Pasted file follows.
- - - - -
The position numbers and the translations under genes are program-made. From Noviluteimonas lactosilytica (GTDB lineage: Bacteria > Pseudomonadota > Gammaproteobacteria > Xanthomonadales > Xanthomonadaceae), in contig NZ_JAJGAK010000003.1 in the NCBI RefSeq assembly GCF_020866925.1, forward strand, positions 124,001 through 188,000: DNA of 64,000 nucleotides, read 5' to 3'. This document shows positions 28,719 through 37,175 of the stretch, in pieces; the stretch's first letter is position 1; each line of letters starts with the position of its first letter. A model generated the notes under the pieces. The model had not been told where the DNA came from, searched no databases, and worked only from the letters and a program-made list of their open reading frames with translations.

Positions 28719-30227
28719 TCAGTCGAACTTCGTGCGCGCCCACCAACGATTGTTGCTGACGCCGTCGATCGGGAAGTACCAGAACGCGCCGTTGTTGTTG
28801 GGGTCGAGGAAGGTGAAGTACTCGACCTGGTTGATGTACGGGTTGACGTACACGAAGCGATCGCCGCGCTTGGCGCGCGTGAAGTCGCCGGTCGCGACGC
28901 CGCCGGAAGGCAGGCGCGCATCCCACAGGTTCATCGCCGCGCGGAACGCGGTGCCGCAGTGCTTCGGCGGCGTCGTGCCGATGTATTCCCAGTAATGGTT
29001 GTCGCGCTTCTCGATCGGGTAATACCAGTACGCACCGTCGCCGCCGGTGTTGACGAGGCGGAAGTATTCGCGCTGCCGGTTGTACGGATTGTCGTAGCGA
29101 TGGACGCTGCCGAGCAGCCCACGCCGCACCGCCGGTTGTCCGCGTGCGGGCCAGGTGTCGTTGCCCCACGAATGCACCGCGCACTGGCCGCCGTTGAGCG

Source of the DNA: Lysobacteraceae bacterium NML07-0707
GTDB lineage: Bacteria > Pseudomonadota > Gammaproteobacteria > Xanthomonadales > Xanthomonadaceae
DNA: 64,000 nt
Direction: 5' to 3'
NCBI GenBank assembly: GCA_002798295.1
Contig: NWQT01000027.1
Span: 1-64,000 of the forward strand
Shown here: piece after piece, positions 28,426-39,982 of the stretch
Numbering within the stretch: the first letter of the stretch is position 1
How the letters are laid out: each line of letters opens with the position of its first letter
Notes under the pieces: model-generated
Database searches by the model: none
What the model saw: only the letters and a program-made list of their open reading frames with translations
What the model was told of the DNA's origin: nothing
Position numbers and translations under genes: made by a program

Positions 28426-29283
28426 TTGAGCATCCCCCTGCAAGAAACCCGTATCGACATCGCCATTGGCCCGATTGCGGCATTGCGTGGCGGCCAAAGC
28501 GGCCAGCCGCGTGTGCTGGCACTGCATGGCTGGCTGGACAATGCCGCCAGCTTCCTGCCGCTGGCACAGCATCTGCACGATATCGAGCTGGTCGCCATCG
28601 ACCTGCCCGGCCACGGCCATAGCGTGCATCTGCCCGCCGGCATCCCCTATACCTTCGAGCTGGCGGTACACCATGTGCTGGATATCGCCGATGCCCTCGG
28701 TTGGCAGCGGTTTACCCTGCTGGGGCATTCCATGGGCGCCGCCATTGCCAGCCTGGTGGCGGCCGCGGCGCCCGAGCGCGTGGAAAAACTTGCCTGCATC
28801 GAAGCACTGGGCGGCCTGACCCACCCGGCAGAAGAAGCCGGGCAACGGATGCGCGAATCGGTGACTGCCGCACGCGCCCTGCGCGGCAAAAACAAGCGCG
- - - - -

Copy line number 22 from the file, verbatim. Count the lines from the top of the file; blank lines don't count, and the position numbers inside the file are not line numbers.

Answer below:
Position numbers and translations under genes: made by a program